So, I found this really cool blog called The Classics Club. You can check out their guidelines for joining here!
Per The Classics Club blog, the idea behind this project is to promote discussion of the classics among bloggers, to get them out there in the media and make them an integral part of today.
I have decided to read the following 50 classic books in the next 2 years. I looked through my Goodreads account and I’ve read over 20 “classic” books in the past 8 months alone. I am excited to join this project because I love supplementing my English degree with books that I never read in college. I think that I’ve mentioned this before, but I did have to drop out of my part time Masters in English Literature program when I got sick. It broke my heart. Even though my body hurts, my brain still works (mostly…). I never read any Thomas Hardy books in college, but I heard about one of his novels in passing, so I ended up reading quite a few of his works last year. No one ever assigned me The Handmaid’s Tale, so I never read it. In hindsight, it would have been a great text to use in my Honor’s thesis Junior year. So, obviously, I love classic books. I really enjoy discussing them with other bloggers (#JaneAustenForever). I hope these reviews will spark your interest!
This is a living list that will probably change a little bit. I tried to diversify the list with some authors who are new to me, but there are also a lot of duplicate authors because I know that I already love their work. Also, I omitted a few obvious classic authors because I either don’t like their work or haven’t read anything by them. So, if I get started on something that I don’t like, I will just find something new! Or, if I find a new author that I’m really liking, I might kick some out of the list. A lot of the novels were pulled from The Classic Club’s website’s list of classic books, their dedicated Goodreads list, and the list of 1001 Books to Read Before You Die.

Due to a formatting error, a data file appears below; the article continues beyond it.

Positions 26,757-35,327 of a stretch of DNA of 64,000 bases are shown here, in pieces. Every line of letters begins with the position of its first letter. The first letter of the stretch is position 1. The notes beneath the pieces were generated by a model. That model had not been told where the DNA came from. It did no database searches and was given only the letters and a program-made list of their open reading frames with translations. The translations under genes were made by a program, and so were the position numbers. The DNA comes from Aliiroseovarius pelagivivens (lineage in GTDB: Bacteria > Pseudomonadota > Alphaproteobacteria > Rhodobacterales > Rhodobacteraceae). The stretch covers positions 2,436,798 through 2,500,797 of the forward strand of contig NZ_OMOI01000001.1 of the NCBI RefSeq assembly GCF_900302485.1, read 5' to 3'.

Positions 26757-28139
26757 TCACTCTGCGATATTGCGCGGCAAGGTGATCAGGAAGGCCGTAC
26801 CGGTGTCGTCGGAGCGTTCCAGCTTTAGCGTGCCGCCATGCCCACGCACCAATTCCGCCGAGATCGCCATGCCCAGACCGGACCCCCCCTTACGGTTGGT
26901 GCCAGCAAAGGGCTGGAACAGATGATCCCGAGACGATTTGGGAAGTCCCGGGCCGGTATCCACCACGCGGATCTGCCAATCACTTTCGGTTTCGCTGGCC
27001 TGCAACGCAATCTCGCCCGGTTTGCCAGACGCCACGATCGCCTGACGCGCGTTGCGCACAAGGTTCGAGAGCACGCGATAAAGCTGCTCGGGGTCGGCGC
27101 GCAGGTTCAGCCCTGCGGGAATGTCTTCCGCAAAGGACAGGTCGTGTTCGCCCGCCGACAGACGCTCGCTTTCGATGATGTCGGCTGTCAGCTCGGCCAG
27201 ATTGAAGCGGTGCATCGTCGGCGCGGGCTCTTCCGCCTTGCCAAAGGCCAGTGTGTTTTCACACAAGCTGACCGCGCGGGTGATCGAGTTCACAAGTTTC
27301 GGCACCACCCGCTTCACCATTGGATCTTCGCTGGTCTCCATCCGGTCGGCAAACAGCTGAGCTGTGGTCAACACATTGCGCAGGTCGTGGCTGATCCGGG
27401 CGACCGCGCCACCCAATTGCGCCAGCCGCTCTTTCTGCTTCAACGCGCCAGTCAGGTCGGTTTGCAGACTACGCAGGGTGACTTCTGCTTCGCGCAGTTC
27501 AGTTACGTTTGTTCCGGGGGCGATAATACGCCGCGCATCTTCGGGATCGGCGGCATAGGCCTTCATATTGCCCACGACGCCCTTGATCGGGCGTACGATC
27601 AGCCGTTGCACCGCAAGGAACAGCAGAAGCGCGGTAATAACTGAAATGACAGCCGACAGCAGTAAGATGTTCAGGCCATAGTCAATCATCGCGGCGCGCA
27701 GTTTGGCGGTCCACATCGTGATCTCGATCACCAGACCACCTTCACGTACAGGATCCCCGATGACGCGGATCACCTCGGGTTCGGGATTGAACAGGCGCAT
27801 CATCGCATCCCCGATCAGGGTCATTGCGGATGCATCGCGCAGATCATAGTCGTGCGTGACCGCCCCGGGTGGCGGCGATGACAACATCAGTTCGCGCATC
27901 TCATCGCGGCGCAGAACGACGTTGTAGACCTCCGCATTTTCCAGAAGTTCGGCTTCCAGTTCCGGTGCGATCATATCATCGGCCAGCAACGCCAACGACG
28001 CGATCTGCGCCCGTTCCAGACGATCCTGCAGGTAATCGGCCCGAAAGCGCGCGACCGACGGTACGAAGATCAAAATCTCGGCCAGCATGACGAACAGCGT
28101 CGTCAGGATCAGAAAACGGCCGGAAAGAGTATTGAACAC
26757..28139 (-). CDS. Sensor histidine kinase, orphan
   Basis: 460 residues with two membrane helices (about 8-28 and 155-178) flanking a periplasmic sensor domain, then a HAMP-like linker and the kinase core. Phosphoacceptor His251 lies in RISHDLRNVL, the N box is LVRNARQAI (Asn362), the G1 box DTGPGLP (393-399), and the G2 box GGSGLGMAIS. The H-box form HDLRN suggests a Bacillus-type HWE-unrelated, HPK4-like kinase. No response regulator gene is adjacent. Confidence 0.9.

My plan is to include a “Classics” section in each of my monthly round up posts. A separate post with more a more detailed review or analysis of those books will probably go up the following Saturday, so it can be included in The Classics Club reviews. I’m actually really looking forward to putting my analytical thinking cap back on and writing those!
Obviously, audiobooks are my go-to choice, but there are quite a few that I have found that I will absolutely have to read in paperback or on Kindle. That will probably be my biggest challenge. I’ve started utilizing my library for audiobooks on CD, but some of the classic books were recorded awhile ago, so they only come in cassette. I just can’t do that. #sorrynotsorry So, for those types of novels, I can utilize Audible. If you want tips on how I get great deals on classic books through Audible, click here!
- The Woman in White, Wilkie Collins
- The Sound and the Fury, William Faulkner
- The House of Mirth, Edith Wharton
- Madam Bovary, Gustave Flaubert
- The Way We Live Now, Anthony Trollope
- The Awakening, Kate Chopin
- Adam Bede, George Eliot
- The Life and Opinions of Tristram Shandy, Gentleman, Laurence Sterne
- Sartoris, William Faulkner
- In Cold Blood, Truman Capote
- The Hobbit, J.R.R. Tolkien
- The Importance of Being Earnest, Oscar Wilde
- Phineas Finn, Anthony Trollope
- The Bostonians, Henry James
- The Mill on the Floss, George Eliot
- Lady Chatterly’s Lover, DH Lawrence
- The Moviegoer, Walker Percy
- The Woodlanders, Thomas Hardy
- Silas Marner, George Eliot
- A Connecticut Yankee in King Arthur’s Court, Mark Twain
- The Picture of Dorian Gray, Oscar Wilde
- Wives and Daughters, Elizabeth Gaskell
- Vanity Fair, William Thackeray
- The Beautiful and Damned, F. Scott Fitzgerald
- The Adventures of Sherlock Holmes, Sir Doyle
- Lady Susan, Jane Austen
- The Man Who Knew Too Much, G.K. Chesterton
- Shirley, Charlotte Bronte
- Romola, George Elliot
- Passage to India, E.M. Forester
- Ruth, Elizabeth Gaskell
- The End of the Affair, Graham Greene
- Portrait of the Artist of as a Young Man, James Joyce
- Tinker, Tailor, Soldier, Spy, John le Carré
- One Hundred Years of Solitude, Gabriel Garcia Marquez
- The Heart is a Lonely Hunter, Carson McCullers
- Lolita, Vladimir Nabokov
- The Satanic Verses, Salman Rushdie
- Of Mice and Men, John Steinbeck
- Fahrenheit 451, Ray Bradbury
- The King’s General, Daphne du Maurier
- Charity Girl, Georgette Heyer
- The Convenient Marriage, Georgette Heyer
- Cousin Kate, Georgette Heyer
- A Prayer for Owen Meany, John Irving
- The Violent Bear it Away, Flannery O’Connor
- The Black Dahlia, James Ellroy
- Dancing Girls, Margaret Atwood
- Little Men, Louisa May Alcott
- The House in Paris, Elizabeth Bowen
What would you include in your list? Anything that I need to add? Something that is terrible that I should take off? Help a girl out!